Having seen positive reviews about the crunchy caramelized halo of cheese that rings the pan pizza served by Pequod's Pizza on N. Clybourn in the Lincoln Park neighborhood I was intent on giving it a try. Hungry and parched after a long day at the Museum of Science & Industry, I polished off an iced tea before my substantial salad arrived.
The Pequod Salad is a mound of romaine lettuce, with torn pieces of sliced cheese, pepperoni slices, a few peperoncini, black olives, strips of green pepper, sliced mushrooms, grated carrots, thick tomato slices, and rings of red onion. With a choice of dressings I ordered the homemade Italian. The salad is a meal in itself and I succumbed to packing half the bowl to go.
Most pizzerias in Chicago serve up a crunchy thin-crust Tavern-style, not unlike the pizza served at Bordenaro's on the south-side of Des Moines. What is commonly referred to as Chicago-style is either 1) deep-dish, the thick crust style baked in deep circular pans, with high crusty edges and piled on with inordinate amounts of cheese, then optional toppings, followed by a ladle of chunky tomato sauce; or 2) stuffed crust, a variant of deep-dish where the cheese and toppings are capped under a thin layer of dough and finished with the sauce atop.
Peqoud's offers thin-crust as well as a fourth style of pizza somewhat common in the Chicago area – pan pizza – but not as well known apart from the abysmal offerings of a few national pizza chains.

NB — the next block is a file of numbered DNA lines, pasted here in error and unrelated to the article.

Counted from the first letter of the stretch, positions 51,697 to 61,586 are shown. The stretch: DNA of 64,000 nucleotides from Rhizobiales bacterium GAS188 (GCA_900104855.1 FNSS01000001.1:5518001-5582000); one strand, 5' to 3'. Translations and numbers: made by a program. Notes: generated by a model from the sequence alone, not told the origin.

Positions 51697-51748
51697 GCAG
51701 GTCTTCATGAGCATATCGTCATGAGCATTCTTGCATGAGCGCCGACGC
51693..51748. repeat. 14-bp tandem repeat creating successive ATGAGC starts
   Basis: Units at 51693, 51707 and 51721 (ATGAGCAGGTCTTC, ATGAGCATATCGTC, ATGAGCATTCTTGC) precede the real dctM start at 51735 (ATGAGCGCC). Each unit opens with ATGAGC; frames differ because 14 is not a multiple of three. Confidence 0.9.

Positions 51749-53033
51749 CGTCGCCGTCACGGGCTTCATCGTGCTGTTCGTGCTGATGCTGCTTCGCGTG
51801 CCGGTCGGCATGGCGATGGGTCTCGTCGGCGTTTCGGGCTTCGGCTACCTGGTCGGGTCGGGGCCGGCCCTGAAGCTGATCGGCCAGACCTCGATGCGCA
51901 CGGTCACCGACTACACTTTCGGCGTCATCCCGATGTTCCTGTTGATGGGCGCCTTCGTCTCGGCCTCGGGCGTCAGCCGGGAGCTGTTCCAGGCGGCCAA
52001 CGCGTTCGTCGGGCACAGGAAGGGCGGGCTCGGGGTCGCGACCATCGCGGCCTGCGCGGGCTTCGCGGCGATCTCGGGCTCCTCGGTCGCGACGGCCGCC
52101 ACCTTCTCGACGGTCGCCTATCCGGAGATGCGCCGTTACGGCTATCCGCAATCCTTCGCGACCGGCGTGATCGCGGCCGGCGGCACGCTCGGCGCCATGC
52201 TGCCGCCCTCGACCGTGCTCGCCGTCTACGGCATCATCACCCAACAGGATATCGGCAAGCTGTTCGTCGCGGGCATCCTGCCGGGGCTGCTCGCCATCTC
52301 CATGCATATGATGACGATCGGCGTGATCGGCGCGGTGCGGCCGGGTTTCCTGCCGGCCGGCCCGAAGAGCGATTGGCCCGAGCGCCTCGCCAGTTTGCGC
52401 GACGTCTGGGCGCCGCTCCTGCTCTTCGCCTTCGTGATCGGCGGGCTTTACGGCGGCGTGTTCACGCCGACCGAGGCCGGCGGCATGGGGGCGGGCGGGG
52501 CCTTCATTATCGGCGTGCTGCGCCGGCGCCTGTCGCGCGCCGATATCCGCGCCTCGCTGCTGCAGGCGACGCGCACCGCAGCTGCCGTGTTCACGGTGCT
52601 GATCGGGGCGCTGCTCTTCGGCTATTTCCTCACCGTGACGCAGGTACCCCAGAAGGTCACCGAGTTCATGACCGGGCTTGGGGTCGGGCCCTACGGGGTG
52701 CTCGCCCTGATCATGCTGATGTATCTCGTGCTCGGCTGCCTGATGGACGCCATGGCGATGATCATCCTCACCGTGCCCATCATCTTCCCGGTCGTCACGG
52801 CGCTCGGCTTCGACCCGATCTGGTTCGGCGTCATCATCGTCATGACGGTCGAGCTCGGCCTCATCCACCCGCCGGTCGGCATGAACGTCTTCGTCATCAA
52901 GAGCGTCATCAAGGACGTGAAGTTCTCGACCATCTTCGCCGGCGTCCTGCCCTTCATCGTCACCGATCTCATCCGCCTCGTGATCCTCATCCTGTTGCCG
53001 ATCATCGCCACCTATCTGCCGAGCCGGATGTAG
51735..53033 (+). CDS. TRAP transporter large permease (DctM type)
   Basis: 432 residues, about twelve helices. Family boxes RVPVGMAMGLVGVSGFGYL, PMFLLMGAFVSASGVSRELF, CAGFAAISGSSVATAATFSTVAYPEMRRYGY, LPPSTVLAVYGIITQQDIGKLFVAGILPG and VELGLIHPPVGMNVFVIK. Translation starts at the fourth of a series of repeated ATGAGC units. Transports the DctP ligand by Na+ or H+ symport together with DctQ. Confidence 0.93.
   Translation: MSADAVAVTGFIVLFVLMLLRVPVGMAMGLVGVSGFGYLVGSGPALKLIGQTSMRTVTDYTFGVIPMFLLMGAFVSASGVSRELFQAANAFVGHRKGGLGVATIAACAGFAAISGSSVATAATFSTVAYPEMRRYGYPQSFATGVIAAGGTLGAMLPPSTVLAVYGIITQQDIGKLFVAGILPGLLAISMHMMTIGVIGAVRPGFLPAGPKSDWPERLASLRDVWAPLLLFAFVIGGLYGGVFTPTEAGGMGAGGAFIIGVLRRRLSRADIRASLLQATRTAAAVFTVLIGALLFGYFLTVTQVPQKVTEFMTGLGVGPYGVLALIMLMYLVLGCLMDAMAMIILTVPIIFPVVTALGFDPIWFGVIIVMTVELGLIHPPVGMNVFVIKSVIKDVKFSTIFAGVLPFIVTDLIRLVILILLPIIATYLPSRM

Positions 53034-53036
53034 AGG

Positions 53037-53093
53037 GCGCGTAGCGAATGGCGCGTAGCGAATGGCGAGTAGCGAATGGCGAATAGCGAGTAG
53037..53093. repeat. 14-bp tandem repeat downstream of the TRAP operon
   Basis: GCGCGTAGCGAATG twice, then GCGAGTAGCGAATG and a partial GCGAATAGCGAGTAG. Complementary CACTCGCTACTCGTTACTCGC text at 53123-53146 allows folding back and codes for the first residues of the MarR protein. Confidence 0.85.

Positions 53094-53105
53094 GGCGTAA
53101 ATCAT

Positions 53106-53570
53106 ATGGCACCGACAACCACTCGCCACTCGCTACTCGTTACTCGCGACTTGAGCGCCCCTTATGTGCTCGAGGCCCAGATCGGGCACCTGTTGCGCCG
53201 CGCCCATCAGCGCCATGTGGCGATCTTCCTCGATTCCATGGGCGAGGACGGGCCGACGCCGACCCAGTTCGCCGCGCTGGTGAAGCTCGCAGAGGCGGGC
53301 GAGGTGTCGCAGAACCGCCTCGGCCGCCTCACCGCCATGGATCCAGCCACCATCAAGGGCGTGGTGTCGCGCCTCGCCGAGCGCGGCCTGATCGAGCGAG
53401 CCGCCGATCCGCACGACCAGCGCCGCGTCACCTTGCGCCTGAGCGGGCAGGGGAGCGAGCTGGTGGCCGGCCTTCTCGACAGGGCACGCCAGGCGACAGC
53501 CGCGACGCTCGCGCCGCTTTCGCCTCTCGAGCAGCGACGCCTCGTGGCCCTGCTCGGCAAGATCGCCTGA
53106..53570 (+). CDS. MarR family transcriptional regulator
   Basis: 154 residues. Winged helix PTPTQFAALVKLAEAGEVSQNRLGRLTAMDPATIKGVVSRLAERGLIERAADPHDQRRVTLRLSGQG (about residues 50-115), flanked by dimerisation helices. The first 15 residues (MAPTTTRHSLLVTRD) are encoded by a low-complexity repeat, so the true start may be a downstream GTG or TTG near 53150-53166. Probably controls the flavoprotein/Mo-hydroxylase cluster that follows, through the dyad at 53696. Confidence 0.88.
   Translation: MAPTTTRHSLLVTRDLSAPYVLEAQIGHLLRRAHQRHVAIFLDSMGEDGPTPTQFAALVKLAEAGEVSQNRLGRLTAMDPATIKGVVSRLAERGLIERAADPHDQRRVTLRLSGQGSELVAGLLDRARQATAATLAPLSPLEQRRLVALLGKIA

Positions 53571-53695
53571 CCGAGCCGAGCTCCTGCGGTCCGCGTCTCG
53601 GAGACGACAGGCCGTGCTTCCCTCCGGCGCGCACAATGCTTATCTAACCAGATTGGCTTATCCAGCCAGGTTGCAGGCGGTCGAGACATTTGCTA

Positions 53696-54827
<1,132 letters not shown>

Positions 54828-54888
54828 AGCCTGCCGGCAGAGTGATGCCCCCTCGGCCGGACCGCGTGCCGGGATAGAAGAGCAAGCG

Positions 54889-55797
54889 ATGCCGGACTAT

The pan pizza at Pequod's is very similar to a pizza I enjoyed last December in Las Vegas. Whereas Northside Nathan's was a traditional Detroit-style – a thick bready crust baked on a well-oiled sheet pan to achieve a crispy bottom – Pequod's utilizes well-seasoned cast iron pans modeled after the steel pans used for the aforementioned Chicago deep-dish varieties. Lacking the raised edge of crust so identifiable with traditional Chicago deep-dish and stuffed crust, the cheese deeply browns against the sides of the cast iron pans.
This pan pizza with a thick, focaccia-like crust sporting a fried crunchy bottom, and a chewy, burnt cheesy ring on the sides is nothing short of awesome. The pepperoni on top benefits from the long bake with some crispiness on the edges.
Enjoyed at the table – fresh from the oven and given a few minutes to cool – Pequod's pan pizza is at its most optimal. Leftovers wrapped in tinfoil and packed into a Styrofoam container not so much. Eaten cold – later in the evening – the crust loses all its crunchy appeal and the breadiness becomes a liability. Only the chewy ring of burnt cheese keeps its toothy appeal.
I highly recommend a visit to Pequod's. Just resist the urge to order more than what you can consume for your meal. Either go with a big appetite for small ten inch, or better yet bring a dining companion.